Education for the blind

Education for the blind

If you look back at the history of education in Cambodia, you will see that education for the disabled has never been a priority. Many disabilities are still keeping kids out of school, and until recently, there has been no education for the blind.

Recognising the lack of education for the blind, the Krousar Thmey organisation created the first school for blind children in 1994, and it continues to provide the opportunity for disabled people to get an education and obtain the basic knowledge that will allow them to become self-sufficient adults.

“Krousar Thmey found out that the blind have the same ability as normal children to read and write,” said Tep Ratha, an advocacy officer at the

Phnom Penh Thmei School of Blind and Deaf Children. “It gives blind children a chance to get an education and reduce discrimination in society.”

He added that blind students actually pay more attention than the normal students in the public schools and get exceptionally good grades.

The education that these blind children receive follows the national curriculum, but also includes additional subjects like English, traditional music, computers and weaving. In order to attend Krousar Thmei, students must be younger than 14 years old.

Blind students can read by using Khmer Braille, a system of printing for blind people where letters are printed as groups of raised dots that the students can feel with their fingers.

Krousar Thmey has been creating Khmer Braille and continues to translate national school books and other books using this system. The organisation also makes specific tools and adapts materials to facilitate teaching the blind.

The adaptability of blind students is quite surprising, but Tep Ratha said that some subjects are more difficult. “Geometry and experimental sciences such as physics, biology and chemistry are very difficult subjects for the blind to study because they are related to picture drawing.”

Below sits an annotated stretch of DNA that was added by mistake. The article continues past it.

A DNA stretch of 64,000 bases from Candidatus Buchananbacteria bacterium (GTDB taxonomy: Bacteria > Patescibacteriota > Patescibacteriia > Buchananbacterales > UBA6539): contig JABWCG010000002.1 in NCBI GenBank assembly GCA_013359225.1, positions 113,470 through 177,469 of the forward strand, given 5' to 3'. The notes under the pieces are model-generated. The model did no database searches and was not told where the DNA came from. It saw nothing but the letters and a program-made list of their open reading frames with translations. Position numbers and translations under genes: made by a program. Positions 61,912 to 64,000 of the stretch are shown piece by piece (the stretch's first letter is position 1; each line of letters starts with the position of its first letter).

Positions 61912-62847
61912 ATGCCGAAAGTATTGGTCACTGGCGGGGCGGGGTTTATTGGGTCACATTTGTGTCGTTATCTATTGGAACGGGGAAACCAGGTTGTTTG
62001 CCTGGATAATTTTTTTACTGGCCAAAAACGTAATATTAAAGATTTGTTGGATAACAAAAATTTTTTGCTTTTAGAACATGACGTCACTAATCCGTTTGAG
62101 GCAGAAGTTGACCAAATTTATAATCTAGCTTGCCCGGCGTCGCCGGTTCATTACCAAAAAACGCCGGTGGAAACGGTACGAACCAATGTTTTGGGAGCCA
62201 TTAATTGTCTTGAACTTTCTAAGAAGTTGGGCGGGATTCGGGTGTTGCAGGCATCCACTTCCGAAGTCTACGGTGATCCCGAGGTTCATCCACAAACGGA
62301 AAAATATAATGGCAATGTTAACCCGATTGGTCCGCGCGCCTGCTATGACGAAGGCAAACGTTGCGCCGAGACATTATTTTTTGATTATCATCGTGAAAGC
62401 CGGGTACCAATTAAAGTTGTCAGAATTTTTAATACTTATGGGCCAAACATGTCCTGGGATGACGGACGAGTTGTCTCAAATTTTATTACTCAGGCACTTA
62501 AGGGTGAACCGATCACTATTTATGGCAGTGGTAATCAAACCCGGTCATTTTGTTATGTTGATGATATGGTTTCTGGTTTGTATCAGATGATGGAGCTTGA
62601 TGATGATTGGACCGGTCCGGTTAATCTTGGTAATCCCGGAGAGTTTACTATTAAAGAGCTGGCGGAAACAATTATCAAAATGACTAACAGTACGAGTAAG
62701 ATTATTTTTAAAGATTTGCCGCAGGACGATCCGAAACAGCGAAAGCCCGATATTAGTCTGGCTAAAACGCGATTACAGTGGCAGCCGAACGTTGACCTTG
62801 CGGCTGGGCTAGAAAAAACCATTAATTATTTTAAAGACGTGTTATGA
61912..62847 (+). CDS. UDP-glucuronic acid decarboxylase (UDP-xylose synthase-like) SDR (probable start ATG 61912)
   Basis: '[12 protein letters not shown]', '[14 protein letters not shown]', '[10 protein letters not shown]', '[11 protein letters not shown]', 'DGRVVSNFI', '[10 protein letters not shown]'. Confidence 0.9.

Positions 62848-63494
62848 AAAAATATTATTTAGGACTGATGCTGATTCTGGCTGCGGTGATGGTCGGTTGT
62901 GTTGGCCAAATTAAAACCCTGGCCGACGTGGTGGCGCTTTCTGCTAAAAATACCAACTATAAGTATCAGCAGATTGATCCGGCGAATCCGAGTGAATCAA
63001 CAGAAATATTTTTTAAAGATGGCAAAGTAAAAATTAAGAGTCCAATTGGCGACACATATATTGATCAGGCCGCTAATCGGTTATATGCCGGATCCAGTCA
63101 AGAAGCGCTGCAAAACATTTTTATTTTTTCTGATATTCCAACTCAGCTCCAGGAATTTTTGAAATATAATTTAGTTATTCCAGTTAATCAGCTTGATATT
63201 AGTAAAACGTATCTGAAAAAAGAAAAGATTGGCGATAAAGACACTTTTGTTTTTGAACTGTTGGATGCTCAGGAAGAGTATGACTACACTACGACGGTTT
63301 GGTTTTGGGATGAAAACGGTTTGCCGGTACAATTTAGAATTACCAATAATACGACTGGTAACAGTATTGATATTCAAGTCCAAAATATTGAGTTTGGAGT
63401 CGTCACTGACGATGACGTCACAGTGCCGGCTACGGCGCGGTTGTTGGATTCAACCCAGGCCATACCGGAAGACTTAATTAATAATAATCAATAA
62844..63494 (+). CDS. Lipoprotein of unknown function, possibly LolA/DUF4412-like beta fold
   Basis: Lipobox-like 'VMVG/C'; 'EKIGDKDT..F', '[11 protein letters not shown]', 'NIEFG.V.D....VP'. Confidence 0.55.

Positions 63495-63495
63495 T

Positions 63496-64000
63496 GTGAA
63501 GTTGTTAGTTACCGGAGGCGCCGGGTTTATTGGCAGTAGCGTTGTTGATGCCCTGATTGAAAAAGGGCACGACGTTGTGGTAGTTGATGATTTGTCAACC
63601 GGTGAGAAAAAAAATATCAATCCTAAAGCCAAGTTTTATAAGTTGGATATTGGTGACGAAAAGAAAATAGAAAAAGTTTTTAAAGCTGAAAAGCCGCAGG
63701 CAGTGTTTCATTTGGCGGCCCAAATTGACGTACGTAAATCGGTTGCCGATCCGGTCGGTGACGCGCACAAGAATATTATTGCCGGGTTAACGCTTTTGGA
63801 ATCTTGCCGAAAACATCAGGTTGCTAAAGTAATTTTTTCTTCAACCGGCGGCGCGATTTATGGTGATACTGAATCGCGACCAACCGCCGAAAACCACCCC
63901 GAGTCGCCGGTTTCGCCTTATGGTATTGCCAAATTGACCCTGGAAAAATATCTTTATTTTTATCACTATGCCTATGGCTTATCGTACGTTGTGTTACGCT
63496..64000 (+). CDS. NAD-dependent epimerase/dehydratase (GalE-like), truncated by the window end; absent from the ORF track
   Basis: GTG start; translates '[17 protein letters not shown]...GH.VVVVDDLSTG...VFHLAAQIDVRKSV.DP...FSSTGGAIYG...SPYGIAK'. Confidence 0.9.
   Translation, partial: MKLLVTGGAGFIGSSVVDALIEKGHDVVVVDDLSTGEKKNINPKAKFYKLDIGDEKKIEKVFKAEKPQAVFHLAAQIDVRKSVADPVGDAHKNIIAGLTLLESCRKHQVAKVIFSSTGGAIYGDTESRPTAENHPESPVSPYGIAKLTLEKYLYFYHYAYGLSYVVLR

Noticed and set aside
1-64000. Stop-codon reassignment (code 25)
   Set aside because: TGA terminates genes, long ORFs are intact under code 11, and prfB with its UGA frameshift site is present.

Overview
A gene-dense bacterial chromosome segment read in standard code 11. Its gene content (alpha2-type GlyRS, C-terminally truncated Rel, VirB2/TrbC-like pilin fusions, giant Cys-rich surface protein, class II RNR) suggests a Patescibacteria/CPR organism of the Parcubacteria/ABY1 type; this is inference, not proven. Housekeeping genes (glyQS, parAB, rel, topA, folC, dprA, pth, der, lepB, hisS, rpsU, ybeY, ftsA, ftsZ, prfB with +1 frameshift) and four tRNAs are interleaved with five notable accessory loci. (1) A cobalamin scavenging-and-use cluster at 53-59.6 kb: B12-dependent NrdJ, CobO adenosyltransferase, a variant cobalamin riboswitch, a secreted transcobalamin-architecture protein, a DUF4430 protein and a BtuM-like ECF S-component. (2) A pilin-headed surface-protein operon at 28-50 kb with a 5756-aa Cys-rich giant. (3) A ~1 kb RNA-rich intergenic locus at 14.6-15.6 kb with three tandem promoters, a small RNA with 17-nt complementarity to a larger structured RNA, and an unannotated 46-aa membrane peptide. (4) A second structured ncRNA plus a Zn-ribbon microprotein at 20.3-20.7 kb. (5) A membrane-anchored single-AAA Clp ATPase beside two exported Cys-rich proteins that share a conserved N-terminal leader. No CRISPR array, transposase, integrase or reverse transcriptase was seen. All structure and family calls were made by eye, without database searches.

According to Krousar Thmey, their students who finish high school but who do not want to continue at the university level are welcome to train to be teachers at the Phnom Penh Thmei School.

There are currently three students who do not want to continue their studies at university and are working as teachers at their former school, while eight students from Krousar Thmey are pursuing their bachelor’s degrees at Royal University of Phnom Penh.

Born completely blind in Banteay Meanchey province, Nhem Sinat has been discriminated against and forgotten, giving her a generally pessimistic view of life.

But she said things changed after she got a chance to get an education at Krousar Thmey in 1995.

Nhem Sinat, now a 21-year-old student in grade 12 who has been living at Krousar Thmey, said that her past was quite difficult.

“I felt very depressed throughout my life. I didn’t know who my parents were, and became further removed from my family when my aunt abandoned me at the pagoda,” she said.

“After getting help from Krousar Thmey, however, I learned how to look after myself and have new hope in my life,” she added.

“Although I can’t see anything, I don’t want anyone to look after me because I think that I can be normal like them,” she said.
Despite her disability, Nhem Sinat feels optimistic about her future career.

“I am committed to continuing my studies until I graduate from the university because I want to be an English literature professor,” she said.

As Nhem Sinat’s teacher, Hean Samee appreciates her pupil’s efforts, saying the young woman “is an orphan, but she is a hardworking student and she has a good personality. She often teaches English to blind kids during her free time”.

Krousar Thmey is funded by French, English and Swiss donor agencies, and it cooperates with partners such as the Association of the Blind in
Cambodia (ABC) and Cambodian Development Mission for Disability (CDMD).

Krousar Thmey not only helps blind children; it also works with children with many other disabilities.


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